Curbing Inflation Alone Won’t Help The Economy 

Jaitley’s economics had been revolving around curbing inflation to around 3% which once used to be in double digits in the Manmohan Singh government. However, inflation alone doesn’t fix anything.


According to a research paper Inflation Targeting In Emerging Economies: Panel Evidence by Ricardo D. Brito and Brianne Bystedt dampening inflation has often resulted in lowered output growth. The paper analysed a data set of 32 emerging market economies.

The inflation in India has also increased sharply with food inflation at a 39-month high.

Take Our Budget 2020 Survey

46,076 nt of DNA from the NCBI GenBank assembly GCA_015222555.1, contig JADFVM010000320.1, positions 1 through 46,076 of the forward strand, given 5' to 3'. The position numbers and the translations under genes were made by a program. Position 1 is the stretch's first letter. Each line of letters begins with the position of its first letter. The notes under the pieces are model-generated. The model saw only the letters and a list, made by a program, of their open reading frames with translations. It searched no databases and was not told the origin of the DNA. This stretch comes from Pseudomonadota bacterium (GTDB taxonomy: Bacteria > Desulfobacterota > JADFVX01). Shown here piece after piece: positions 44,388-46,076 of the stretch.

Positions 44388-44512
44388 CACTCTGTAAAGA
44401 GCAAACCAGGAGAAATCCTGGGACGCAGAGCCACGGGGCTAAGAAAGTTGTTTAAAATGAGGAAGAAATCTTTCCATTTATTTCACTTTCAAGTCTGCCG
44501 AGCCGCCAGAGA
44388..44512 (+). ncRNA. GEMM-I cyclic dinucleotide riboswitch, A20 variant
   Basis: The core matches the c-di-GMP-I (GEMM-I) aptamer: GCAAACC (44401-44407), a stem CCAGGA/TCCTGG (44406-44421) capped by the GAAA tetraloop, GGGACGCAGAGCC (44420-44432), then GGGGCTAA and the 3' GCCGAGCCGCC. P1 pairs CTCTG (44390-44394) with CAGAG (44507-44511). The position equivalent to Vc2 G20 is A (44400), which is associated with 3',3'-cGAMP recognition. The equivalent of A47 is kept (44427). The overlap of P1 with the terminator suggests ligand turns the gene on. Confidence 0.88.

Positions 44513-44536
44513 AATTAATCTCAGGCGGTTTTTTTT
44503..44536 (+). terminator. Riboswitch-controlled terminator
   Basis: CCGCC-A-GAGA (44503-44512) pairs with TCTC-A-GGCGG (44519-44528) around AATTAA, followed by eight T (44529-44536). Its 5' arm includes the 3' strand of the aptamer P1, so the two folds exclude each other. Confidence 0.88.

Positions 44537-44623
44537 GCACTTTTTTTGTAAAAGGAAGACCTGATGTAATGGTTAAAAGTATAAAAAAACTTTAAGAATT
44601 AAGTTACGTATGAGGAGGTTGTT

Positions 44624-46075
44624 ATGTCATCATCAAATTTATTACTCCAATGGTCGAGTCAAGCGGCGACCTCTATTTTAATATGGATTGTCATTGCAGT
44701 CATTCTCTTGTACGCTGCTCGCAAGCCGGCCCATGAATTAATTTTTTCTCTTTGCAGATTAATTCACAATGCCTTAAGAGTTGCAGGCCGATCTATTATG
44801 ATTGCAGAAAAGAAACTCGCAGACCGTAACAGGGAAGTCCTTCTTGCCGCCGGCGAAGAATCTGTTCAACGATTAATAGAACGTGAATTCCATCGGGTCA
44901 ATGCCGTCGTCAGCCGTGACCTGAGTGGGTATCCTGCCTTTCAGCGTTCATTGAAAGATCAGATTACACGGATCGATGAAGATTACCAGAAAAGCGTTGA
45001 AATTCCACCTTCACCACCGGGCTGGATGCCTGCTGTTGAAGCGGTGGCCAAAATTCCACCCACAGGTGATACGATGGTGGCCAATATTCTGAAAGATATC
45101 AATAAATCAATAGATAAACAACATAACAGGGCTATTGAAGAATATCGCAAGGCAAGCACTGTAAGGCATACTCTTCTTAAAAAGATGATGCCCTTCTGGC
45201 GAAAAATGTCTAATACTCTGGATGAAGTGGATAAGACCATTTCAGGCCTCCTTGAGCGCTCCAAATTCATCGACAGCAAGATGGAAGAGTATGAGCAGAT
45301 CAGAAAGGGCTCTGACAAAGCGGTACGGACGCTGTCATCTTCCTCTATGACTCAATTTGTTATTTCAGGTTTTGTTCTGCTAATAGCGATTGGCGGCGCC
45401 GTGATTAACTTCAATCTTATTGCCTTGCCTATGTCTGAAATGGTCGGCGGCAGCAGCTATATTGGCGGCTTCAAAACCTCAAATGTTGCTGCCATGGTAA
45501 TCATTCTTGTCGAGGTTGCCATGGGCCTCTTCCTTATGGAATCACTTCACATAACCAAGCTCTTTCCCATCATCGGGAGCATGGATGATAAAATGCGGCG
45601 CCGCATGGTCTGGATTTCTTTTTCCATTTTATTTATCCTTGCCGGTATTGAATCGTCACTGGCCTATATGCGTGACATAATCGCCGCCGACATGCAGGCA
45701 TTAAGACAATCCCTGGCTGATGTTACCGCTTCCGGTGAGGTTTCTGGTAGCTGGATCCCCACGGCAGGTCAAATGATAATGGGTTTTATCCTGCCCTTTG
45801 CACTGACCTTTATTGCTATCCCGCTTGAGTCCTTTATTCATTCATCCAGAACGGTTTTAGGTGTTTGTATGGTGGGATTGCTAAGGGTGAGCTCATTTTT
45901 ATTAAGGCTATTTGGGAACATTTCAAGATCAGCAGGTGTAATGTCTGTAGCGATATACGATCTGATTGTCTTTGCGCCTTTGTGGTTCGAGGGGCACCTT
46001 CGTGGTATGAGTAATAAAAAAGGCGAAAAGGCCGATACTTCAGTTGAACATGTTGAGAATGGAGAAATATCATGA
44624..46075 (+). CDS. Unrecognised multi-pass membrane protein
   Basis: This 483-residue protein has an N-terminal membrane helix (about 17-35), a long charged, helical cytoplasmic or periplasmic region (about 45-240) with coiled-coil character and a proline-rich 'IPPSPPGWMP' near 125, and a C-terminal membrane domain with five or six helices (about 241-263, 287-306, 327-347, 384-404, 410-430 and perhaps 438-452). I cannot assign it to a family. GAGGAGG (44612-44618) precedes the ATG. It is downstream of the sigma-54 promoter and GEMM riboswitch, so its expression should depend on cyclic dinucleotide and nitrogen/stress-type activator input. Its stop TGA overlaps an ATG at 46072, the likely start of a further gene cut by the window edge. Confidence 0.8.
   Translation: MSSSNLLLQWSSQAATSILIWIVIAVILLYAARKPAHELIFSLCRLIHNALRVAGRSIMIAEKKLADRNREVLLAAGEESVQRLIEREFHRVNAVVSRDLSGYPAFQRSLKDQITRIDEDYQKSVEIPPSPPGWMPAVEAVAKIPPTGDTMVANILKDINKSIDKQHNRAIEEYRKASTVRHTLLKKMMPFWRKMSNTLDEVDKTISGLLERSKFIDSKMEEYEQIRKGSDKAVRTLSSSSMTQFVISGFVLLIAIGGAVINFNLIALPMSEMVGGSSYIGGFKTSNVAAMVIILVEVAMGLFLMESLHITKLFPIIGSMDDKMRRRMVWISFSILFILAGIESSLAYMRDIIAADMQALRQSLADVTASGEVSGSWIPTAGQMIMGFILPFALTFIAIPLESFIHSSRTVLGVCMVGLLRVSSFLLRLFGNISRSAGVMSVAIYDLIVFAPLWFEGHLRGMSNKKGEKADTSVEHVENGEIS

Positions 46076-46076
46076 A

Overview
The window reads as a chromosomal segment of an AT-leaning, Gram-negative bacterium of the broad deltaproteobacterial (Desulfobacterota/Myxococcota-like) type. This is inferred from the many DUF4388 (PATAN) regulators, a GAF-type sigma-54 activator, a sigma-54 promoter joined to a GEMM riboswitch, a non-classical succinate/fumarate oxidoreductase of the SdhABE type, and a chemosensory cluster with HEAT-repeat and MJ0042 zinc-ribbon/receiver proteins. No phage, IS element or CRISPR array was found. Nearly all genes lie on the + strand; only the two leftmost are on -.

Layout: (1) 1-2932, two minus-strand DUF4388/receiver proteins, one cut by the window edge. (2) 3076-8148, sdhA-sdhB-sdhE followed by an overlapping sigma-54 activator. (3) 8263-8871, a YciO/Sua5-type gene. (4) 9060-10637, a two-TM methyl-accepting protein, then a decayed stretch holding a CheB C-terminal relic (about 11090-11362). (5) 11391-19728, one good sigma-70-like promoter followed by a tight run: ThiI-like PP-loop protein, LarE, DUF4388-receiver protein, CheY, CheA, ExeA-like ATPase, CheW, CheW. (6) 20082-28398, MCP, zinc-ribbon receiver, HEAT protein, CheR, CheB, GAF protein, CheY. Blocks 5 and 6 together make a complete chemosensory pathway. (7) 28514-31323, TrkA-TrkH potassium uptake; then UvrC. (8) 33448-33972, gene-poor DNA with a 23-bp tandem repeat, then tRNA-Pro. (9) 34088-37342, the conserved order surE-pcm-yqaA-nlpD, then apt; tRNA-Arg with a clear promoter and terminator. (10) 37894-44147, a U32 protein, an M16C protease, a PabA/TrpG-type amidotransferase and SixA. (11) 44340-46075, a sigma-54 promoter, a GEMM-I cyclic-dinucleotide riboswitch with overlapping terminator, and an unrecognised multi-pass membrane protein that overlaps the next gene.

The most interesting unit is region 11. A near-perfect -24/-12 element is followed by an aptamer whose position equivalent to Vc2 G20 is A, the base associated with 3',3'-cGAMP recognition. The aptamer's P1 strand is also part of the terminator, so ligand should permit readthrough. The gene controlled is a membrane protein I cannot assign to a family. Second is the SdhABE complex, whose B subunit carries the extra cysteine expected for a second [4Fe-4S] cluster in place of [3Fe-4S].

What’s Wrong With Supply-Side Fiscal Policies

Be it RBI cutting tax rates by 135 basis points, the finance minister announcing a slew of packages for the supply-side hoping that it would generate the demand and get consumers to consume more — none of these changes has been effective. Will Union Budget 2020 bring relief in these areas?

The basic issue of the Laffer Curve which embodies the supply-side economics is that it was designed and developed for fixing the Western models of economics, which are usually completely organised. In contrast, despite a market size of over $700 Bn, over 90% of India’s retail sector is unorganised.

Since the demonetisation and GST which has hit India’s unorganised sector badly, there has not been much done to fix the unorganised sector. This is also because it does not have an apt representation to make the FM listen to their voices. The PM KISAN programme offers too little to address the issue.